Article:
Labor Dispute Court in Works

The government is planning to create a labor court that would mediate or rule on worker-em­ployer disputes and other labor issues, according to the Ministry of Social Affairs and Labor.

Oum Mean, director-general for the ministry’s labor and vocational training department, said the ministry has studied labor court systems in other Asian countries and soon will start drafting a labor court law with assistance from the Inter­national Labor Organization.

“Our country is becoming democratic and peaceful. As a member of the ILO, we want the country to respect international standards,” said Oum Mean, noting that a labor court is critical to that effort.

Judges who are familiar with the labor code will be appointed to preside over the court, officials said.

The ministry has sent staff to Thailand and the Philippines to research their systems and has sought advice from foreign and domestic lawmakers.

The ILO pledged to provide technical assistance, experts and funds for the project, officials said.

According to the ministry, hundreds of labor disputes are brought to the ministry’s inspection department every year and most are settled with the help of mediation by a department in­spec­t­or.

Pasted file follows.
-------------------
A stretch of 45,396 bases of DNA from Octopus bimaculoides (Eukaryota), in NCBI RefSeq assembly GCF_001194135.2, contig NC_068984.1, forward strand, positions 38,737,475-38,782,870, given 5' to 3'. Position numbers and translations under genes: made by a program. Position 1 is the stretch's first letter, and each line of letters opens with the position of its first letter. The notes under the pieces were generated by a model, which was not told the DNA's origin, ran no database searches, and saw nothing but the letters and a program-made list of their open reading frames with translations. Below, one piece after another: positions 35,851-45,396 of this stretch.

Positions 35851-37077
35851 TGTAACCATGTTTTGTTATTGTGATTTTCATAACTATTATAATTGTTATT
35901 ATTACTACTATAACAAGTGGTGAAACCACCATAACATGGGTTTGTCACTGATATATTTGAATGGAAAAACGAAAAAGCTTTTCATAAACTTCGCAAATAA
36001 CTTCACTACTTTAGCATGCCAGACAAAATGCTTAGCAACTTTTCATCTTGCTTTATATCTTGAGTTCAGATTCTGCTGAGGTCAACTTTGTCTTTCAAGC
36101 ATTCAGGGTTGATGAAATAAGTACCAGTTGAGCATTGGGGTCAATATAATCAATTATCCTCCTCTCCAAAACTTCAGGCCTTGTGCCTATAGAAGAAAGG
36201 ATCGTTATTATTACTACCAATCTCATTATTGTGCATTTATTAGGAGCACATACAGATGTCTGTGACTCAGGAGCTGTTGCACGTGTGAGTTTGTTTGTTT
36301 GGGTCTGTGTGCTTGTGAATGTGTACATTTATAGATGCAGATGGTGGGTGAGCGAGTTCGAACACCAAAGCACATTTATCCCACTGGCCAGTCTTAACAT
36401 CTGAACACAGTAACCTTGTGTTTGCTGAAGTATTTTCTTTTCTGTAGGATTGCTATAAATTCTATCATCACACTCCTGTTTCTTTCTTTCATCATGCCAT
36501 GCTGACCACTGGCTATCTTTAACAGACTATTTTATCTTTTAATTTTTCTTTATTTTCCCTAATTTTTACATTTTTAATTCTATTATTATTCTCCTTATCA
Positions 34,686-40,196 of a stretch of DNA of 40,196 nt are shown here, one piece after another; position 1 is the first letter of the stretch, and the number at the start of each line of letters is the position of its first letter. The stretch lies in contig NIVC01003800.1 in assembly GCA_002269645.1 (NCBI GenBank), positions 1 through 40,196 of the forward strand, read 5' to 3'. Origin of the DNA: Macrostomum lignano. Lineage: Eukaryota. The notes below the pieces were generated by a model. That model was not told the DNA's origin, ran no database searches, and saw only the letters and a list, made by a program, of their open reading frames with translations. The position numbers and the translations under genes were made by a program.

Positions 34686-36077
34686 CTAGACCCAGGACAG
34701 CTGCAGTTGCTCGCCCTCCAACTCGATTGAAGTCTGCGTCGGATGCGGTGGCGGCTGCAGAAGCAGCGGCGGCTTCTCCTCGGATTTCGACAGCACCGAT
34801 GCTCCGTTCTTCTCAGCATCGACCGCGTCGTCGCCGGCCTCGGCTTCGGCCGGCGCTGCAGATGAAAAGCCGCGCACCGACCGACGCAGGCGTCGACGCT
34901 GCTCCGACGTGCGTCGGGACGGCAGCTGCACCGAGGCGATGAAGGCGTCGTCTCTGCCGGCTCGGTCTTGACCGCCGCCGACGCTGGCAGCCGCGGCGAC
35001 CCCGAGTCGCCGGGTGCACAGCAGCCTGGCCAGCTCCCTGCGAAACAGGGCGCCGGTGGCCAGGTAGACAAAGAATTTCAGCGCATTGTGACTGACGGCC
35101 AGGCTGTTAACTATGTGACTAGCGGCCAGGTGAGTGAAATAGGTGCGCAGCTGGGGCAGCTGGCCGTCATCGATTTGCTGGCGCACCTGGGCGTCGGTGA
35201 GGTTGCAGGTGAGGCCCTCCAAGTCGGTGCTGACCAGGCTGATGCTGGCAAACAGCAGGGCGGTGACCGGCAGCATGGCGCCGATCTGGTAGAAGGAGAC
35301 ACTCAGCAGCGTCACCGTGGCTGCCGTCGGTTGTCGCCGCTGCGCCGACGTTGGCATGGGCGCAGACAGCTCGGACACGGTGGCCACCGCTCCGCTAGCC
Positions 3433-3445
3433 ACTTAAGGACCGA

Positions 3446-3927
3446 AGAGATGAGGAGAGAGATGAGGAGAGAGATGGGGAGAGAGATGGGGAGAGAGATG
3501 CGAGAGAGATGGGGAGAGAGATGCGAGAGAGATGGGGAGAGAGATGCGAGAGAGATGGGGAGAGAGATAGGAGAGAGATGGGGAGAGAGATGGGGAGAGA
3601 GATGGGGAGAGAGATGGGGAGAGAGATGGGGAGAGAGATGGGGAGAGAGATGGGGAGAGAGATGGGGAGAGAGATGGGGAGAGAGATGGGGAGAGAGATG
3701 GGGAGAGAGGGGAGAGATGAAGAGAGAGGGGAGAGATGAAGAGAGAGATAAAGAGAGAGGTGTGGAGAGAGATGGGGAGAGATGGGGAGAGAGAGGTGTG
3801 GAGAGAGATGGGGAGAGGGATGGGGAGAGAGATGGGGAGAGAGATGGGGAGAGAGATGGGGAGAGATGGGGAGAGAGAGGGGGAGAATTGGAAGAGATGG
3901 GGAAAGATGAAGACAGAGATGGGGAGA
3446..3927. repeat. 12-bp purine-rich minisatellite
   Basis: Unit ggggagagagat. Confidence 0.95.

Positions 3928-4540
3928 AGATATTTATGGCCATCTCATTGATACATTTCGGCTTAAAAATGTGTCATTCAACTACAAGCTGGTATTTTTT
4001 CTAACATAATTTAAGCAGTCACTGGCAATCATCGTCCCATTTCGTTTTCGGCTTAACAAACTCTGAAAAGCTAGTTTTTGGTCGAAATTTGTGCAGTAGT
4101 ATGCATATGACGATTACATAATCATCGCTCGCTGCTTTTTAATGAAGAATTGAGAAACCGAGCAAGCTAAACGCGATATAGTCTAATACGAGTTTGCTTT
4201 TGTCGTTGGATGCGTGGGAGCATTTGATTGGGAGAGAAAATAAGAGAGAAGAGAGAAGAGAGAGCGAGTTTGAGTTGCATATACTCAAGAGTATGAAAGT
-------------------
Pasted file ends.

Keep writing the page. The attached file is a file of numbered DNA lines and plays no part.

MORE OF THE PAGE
“If there is a labor court, the solution would be more fair for both workers and employers,” said In Khemara, deputy director of the inspection department. “Only the labor court could have enough power to judge who is wrong and who is right.”

Seng Phally, executive director for the Cambodia Labor Organi­za­tion, which petitioned the government to form a labor court two years ago, said that a specialized court might help solve labor disputes more smoothly.

Local courts lack that depth of knowledge of the labor code, he added.

“I don’t think it could dramatically change the labor conditions, but it’s probably better than nothing,” he said.

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